Background Older people’s emergency care is an international public health priority and remains sub-optimal in the UK. Strategies are needed to manage older patients sensitively and effectively. We reviewed emergency care interventions, evaluating evidence for outcomes, costs, and implementation.
Method and results We developed and registered (with PROSPERO, CRD42018111461) a review of reviews protocol. Screening was according to inclusion criteria for subject and reporting standards. Data were extracted and summarised in tabular and narrative form. Quality was assessed using AMSTAR2 and Joanna Briggs Institute tools. Due to intervention and outcome heterogeneity, findings were synthesised narratively. McCusker’s Elder-Friendly Emergency Department assessment tool was used as a classification framework.
Conclusions Eighteen review articles and three conference abstracts fulfilled inclusion criteria. The majority were systematic reviews, with four using meta-analysis. Fourteen reviews reported interventions initiated or wholly delivered within the ED, and four focussed on quality indicators or patient preferences.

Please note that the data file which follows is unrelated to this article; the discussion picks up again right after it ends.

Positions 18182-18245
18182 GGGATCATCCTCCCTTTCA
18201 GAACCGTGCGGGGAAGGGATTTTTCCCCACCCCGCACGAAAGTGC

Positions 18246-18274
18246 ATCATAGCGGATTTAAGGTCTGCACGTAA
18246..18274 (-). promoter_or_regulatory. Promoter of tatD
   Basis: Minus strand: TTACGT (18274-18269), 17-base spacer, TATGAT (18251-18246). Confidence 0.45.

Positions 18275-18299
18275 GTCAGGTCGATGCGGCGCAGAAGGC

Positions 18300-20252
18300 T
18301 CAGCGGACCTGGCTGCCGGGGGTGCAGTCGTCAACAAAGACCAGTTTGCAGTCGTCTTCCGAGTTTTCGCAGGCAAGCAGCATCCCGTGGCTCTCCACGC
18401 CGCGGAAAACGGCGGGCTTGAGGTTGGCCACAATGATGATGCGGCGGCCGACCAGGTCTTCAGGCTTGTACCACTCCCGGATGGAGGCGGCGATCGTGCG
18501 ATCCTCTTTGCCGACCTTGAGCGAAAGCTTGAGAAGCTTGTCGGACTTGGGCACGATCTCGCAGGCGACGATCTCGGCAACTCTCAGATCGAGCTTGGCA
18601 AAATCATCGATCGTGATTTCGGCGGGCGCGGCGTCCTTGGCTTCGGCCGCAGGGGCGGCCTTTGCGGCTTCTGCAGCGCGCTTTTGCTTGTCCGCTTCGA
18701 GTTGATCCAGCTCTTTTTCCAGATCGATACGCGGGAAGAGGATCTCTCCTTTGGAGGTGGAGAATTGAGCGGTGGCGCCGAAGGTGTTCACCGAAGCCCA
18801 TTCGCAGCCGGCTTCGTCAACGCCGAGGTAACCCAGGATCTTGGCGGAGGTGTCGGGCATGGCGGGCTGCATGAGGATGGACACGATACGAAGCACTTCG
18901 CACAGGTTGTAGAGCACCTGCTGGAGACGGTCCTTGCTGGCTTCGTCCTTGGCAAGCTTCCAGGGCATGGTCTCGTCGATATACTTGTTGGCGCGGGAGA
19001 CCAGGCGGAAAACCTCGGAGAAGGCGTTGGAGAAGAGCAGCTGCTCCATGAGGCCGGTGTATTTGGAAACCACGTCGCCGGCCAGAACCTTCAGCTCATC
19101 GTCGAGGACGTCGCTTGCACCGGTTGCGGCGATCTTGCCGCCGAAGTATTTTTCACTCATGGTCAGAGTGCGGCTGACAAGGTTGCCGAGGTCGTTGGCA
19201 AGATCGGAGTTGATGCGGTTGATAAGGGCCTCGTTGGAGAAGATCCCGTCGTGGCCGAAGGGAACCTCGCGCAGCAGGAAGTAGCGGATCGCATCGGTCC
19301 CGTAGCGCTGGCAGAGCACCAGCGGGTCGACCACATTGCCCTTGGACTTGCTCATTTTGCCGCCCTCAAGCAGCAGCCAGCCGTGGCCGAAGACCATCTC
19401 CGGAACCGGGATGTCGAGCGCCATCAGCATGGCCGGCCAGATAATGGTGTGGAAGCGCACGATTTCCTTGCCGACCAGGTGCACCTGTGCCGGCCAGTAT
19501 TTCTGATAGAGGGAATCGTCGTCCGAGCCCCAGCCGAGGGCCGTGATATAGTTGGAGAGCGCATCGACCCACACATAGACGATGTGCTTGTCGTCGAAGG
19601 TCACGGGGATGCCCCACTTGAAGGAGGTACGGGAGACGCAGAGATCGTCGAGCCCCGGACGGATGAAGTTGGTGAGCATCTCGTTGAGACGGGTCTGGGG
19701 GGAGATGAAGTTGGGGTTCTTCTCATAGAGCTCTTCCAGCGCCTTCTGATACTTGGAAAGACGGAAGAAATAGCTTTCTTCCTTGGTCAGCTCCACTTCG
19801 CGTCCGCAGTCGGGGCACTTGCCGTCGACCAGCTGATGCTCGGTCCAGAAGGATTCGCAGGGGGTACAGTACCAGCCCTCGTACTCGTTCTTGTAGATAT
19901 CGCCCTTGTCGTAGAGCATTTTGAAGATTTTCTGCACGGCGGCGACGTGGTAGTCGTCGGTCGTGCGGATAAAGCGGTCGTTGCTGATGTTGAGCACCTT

Confidence was limited to each review’s interpretation of primary studies. Descriptions of interventions were inconsistent, and there was high variability in reporting standards. Interventions mostly focussed on screening and assessment, discharge planning, referrals and follow-up, and multi-disciplinary team composition and professional activities. 26 patient and health service outcomes were reported, including admissions and readmissions, length of stay, mortality, functional decline, and quality of life.
Our review of reviews demonstrated that the current, extensive evidence base of review studies lacks complexity, with limited or no evidence for the effectiveness of interventions; reviews commonly called for more primary research using rigorous methods. There is little review evidence for factors influencing implementation.
There was evidence that among interventions initiated in ED, those continued into the community yielded better outcomes. Service metrics (as valued by care commissioners) were evaluated as intervention outcomes more frequently than person-centred attributes (as valued by older people). Interventions were broadly holistic in nature.
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